Figure 3

Mobility shift assay with short Gal4 (100 + 840–881). In each lane 18 μg of protein extract from GGY1 transformed with short Gal4 (1–100 + 840-881) was incubated with a 32P-labeled Gal4 consensus binding site and Gal4–DNA complexes were resolved on a 4% polyacrilamide gel. Lanes are as follows: 1 – rho+ cells + cold mutant competitor, 2 – rho+ cells + cold wild-type competitor, 3 – rho+ cells, 4 – rho0 cells, 5 – rho0 cells + cold wild-type competitor, 6 – rho0 cells + cold mutant competitor, 7 – rho0 cells + Gal4 antibody, 8 – negative control (strain lacking Gal4). The arrows indicate the position of the Gal4–DNA complex.

4 Discussion

In this report, we analyzed the influence of mitochondrial status on the activity of Gal4. We have established that mitochondrial dysfunction positively influences Gal4-dependent transcription and that the DNA binding and minimal activation domains of Gal4 are sufficient for the observed increase in transcriptional activity in mitochondrial mutants. Although the effect of compromised mitochondrial function on Gal4 activity is modest (approximately 2-fold), it is comparable to what has been shown for the Gal4 fusion to Rtg1, a transcription factor known to be involved in the mitochondria to nucleus retrograde signaling pathway [34]. To assess whether the effect on Gal4 might be an indirect effect whereby mitochondrial dysfunction upregulates transcription of the Gal4 gene itself we assayed transcript levels by Northern blot analysis and found that transcription of the Gal4 gene is not upregulated in a rho0 background relative to wild type.

The effect of dysfunctional mitochondria on Gal4 activity appears to depend on the number of binding sites in the UAS: when reporters that have one Gal4 binding site (a strong consensus site, as in SV15 or a weak site as in the UAS of MEL1) were assayed, Gal4-dependent transcription was higher in the mitochondrial mutant relative to wild type. However, this effect was not seen when Gal4 activity was assayed with a reporter containing five strong consensus Gal4 binding sites. We interpret this to mean that mitochondrial dysfunction increases Gal4-dependent transcription by regulating occupancy of the UAS by this activator. It has been shown that the degree to which Gal4 activates transcription depends on the degree of occupancy of its binding sites and one consensus binding site or the weak site from the MEL1 UAS are not completely saturated in vivo [4,35]. Mitochondrial dysfunction might act to increase binding site occupancy by Gal4 resulting in more efficient activation. When multiple strong consensus sites are present (as in RJR227) Gal4 binds cooperatively and saturates the UAS, resulting in maximal activity in rho+ cells that cannot be further increased by respiratory deficiency. This conclusion is supported by our EMSA results, which show that the level of Gal4 DNA binding activity is higher in rho0 cells. Alternatively, increased DNA binding to the Gal4 consensus site as measured by EMSA may reflect an increase in Gal4 protein levels. It remains to be determined whether the signaling of mitochondrial dysfunction to Gal4 involves post-translational events such as phosphorylation or ubiquitination which could potentially regulate protein stability or DNA binding.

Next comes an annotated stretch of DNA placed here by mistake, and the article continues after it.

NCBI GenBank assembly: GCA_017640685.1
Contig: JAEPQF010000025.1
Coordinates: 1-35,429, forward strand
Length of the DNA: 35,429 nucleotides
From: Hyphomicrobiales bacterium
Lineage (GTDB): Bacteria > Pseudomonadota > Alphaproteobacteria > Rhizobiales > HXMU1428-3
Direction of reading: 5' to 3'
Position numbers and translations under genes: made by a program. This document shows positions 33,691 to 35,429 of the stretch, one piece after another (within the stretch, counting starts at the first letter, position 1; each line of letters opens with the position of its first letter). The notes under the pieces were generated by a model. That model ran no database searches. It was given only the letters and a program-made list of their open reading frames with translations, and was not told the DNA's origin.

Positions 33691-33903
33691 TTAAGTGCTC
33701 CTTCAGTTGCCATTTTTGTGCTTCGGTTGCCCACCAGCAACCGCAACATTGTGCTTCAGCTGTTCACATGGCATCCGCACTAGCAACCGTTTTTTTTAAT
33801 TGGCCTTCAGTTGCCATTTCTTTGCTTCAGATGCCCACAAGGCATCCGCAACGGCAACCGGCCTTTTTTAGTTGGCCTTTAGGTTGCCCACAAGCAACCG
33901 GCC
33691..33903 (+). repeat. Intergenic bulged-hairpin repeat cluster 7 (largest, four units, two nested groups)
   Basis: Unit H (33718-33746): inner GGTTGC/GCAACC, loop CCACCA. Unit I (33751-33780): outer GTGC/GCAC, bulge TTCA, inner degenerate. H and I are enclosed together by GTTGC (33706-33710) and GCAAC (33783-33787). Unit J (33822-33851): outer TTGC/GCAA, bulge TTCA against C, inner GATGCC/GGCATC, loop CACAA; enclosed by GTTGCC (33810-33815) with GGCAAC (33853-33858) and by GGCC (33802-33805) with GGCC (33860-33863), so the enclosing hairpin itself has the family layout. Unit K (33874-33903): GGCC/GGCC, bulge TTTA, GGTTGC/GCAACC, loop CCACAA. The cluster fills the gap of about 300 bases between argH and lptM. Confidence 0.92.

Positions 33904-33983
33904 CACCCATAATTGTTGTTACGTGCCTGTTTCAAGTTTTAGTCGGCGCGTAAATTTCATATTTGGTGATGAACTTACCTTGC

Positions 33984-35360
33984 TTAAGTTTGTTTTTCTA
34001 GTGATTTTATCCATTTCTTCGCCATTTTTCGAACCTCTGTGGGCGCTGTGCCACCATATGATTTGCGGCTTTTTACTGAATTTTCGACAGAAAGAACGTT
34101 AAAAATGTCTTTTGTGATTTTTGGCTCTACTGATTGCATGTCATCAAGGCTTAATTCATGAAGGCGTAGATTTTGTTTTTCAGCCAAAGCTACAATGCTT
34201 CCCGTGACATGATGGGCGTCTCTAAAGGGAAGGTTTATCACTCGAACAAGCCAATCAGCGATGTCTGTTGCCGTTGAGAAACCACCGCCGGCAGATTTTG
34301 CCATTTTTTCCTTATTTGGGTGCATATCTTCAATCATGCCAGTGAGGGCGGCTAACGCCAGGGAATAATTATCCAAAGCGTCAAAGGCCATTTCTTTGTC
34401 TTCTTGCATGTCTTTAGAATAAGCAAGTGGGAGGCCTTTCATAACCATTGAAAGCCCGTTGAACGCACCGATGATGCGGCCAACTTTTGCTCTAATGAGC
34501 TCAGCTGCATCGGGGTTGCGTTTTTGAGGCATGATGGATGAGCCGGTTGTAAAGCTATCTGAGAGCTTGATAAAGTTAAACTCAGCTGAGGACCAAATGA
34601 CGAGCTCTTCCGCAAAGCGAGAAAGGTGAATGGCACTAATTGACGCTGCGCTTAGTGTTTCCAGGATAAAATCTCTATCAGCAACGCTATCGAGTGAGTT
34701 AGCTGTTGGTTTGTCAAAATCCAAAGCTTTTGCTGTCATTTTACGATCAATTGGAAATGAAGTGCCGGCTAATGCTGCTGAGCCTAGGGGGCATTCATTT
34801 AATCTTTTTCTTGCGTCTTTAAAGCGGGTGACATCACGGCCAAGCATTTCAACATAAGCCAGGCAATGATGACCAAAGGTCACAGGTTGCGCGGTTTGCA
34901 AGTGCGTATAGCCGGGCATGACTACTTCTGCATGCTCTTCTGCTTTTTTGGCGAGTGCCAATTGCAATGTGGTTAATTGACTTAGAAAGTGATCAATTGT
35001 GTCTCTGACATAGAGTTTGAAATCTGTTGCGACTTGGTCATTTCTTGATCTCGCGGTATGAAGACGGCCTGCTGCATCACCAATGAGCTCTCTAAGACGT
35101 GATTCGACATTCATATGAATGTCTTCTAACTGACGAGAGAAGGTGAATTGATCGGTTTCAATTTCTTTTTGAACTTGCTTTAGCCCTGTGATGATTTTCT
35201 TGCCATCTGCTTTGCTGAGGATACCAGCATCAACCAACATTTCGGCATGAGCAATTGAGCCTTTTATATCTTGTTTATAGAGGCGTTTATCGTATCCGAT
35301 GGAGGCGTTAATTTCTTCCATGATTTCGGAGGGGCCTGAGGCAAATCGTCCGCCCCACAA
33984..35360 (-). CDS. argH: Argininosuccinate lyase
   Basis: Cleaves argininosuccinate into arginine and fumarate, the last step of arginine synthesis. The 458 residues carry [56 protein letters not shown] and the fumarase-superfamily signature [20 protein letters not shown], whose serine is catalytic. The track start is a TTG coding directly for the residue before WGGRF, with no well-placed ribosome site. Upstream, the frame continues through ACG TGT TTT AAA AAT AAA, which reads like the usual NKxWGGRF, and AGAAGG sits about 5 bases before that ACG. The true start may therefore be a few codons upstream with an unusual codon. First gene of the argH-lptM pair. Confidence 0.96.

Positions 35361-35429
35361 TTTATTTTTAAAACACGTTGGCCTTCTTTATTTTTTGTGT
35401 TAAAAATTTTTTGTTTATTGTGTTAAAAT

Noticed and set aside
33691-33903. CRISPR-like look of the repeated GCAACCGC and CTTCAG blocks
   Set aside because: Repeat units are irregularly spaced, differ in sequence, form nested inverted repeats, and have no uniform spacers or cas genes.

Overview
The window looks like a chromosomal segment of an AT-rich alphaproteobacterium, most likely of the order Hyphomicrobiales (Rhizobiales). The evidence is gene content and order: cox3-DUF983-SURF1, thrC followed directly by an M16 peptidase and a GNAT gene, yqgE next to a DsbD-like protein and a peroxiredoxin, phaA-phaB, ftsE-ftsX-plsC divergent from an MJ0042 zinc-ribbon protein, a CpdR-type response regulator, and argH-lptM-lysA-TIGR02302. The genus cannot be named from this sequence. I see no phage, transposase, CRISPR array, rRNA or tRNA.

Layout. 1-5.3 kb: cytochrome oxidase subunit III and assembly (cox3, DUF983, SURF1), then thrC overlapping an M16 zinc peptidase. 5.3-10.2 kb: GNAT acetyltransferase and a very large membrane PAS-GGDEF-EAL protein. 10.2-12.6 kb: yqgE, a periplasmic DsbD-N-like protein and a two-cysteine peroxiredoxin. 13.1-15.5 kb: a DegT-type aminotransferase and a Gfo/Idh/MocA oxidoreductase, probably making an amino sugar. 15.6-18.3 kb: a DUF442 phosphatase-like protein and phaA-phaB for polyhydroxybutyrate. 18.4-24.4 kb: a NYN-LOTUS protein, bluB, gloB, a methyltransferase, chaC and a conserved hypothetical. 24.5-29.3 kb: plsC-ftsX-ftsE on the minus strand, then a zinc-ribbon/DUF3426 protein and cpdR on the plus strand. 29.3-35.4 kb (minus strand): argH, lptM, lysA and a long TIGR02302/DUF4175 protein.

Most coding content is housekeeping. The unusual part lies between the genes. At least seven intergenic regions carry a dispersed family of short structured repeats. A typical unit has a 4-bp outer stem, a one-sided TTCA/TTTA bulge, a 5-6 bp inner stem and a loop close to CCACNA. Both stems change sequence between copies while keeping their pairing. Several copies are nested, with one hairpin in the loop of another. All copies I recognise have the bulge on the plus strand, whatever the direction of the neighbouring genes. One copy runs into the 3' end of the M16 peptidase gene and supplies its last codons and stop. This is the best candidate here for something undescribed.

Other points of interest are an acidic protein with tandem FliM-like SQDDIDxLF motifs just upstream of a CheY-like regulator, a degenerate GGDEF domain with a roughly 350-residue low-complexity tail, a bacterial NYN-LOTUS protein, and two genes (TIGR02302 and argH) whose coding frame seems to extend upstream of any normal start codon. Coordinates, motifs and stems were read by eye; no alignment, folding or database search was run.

We also tested the ability of a fusion of the Gal4 activation domain with the bacterial lexA DNA binding domain for responsiveness to mitochondrial dysfunction. We observed that such a construct is responsive to mitochondrial dysfunction indicating that the signaling pathway acts specifically via the Gal4 activation domain. The Gal4 activation domain mediates several functions in the transcription process including recruitment of cofactors and general initiation factors, regulation of protein stability and activation via ubiquitination, as well as regulation of activation via phosphorylation. It is possible that mitochondrial dysfunction impinges on any one or more of these processes to elicit increased transcriptional activation.

Our results suggest that Gal4 is another transcription factor regulated by the functional state of mitochondria and that the activation domain is the primary target of the signaling pathway. In the case of Gal4 this signal leads to increased protein stability and/or DNA binding which ultimately results in increased Gal4-dependent transcription. Studies of the Rtg1-3 pathway show that mitochondrial dysfunction activates a transcriptional response that mainly acts to reprogram metabolic pathways in order for the cells to maintain essential cellular functions [36]. The reason for enhancing Gal4 activity in cells in which respiration is compromised is not obvious, but it could be to increase fermentation of galactose, since rho0 cells can obtain energy exclusively via non-respiratory pathways.


We thank Drs. M. Ptashne, R. Reece, K. Struhl and F. Winston for strains and plasmids and Dr.W. Schaffner for support. This work was supported by a grant to MS from the Croatian Ministry of Science and Technology and a SCOPES grant from the Swiss National Science Foundation (7KRPJ065578).


  • 1 These authors contributed equally to this work.


  1. [1].
  2. [2].
  3. [3].
  4. [4].
  5. [5].
  6. [6].
  7. [7].
  8. [8].
  9. [9].
  10. [10].
  11. [11].
  12. [12].
  13. [13].
  14. [14].
  15. [15].
  16. [16].
  17. [17].
  18. [18].
  19. [19].
  20. [20].
  21. [21].
  22. [22].
  23. [23].
  24. [24].
  25. [25].
  26. [26].
  27. [27].
  28. [28].
  29. [29].
  30. [30].
  31. [31].
  32. [32].
  33. [33].
  34. [34].
  35. [35].
  36. [36].
View Abstract